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  • Writer's pictureMaria Sotos

Covid and Social Anxiety

A theme that has come up quite a bit in recent months is awkwardness around social relationships whether it be going back to work in person, seeing friends regularly for the first time, or getting back into dating. I want to invite everyone to hold space for the awkwardness. Allow yourself to be weird and messy while re-learning how to engage with people in person in these new ways for the first time in so long. For most of us it will take time to re-gain confidence in these situations we may have been out for a couple of years. There have also been permanent changes in social structures that may differ from individual to individual and it will take time to learn to navigate those differences. Someone who may have been a hugger pre-covid may not feel comfortable hugging most people now. Some people might still only feel comfortable meeting in outdoor gatherings or staying 6 feet apart. Covid may also be more of a concern for individuals with underlying conditions which they may or may not feel comfortable disclosing with people they come in contact with. I think asking what contact someone feels comfortable with is always safe before jumping into a hug or handshake. Similarly, because we have been so isolated and not used to in-person social interactions, we may experience “social overload” much quicker or with less social interaction than we have in the past. Those of us who experienced social phobias or social anxieties prior to the pandemic may also have a more difficult time feeling comfortable getting back into in-person social engagements and/or difficulty getting motivated to even get out of the house again.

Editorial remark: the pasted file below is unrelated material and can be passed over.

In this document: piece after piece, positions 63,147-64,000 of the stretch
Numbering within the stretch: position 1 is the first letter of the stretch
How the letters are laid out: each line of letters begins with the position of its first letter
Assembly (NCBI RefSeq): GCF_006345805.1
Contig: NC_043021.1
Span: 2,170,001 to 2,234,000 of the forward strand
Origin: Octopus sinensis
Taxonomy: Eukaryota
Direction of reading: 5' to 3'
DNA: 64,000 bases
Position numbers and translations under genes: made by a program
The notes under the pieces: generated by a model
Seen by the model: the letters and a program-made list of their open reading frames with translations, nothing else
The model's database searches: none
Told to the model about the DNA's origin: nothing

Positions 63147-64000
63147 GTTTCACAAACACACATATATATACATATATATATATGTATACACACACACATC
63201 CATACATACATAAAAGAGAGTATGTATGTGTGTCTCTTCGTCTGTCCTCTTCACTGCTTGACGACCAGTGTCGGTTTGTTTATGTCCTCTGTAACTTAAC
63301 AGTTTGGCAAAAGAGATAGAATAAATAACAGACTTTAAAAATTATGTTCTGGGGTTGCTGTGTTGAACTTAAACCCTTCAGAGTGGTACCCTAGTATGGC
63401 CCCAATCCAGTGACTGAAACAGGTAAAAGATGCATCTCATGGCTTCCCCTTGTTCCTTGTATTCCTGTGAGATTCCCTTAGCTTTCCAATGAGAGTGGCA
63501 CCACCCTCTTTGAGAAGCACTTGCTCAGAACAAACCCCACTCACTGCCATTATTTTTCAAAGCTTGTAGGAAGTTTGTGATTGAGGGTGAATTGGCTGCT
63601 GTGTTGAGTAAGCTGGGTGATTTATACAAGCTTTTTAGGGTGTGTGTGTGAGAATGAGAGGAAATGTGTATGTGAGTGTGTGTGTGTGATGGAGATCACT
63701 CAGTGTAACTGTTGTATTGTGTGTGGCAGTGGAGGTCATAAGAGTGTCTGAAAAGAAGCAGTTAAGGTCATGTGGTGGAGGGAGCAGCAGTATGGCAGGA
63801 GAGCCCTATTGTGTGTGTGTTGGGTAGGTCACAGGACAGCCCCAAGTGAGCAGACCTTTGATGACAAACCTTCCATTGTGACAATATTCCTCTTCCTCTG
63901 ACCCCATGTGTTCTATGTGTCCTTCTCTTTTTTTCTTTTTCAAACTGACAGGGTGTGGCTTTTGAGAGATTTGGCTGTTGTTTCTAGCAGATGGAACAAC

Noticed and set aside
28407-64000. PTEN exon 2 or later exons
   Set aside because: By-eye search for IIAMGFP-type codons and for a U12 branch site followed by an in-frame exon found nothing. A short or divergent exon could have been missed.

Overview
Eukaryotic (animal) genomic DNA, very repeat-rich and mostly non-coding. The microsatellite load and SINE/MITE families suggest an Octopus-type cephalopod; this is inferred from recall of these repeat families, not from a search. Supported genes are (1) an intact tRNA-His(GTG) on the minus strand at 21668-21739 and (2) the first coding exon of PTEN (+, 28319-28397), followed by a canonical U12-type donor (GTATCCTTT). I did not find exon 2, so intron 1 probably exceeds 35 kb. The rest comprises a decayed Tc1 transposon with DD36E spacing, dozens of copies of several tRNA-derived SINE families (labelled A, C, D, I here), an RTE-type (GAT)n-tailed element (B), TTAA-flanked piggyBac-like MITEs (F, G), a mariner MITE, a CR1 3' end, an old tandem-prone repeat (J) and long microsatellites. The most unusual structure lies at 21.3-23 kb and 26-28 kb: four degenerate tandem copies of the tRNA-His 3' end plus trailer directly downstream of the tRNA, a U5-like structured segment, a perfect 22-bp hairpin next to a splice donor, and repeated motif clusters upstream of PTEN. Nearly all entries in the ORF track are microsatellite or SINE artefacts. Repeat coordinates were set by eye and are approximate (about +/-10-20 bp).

I also want to hold space for the ways all of these may interact with or be compounded by systemic oppression. For example, it makes sense that you might feel worse as someone who faces systemic oppressions in shared spaces going back into the office again and facing racist

micro-aggressions or fat-phobic comments from co-workers or people not respecting your pronouns. Those comments or actions are not okay. I wish that your interactions where you are truly seen, loved, and cared for overshadow the negativity or ignorance you may be facing at this time.

Let’s be gentle with ourselves and each other learning. Give yourself and others time and space to figure it out and relearn how to be present in these shared spaces. This is not an invitation to tolerate abuse or act abusively towards others but to forgive ourselves and others if som

ething didn’t come out quite right or we feel uncomfortable in spaces we used to feel comfortable. Get curious about what works and what does not work for you.

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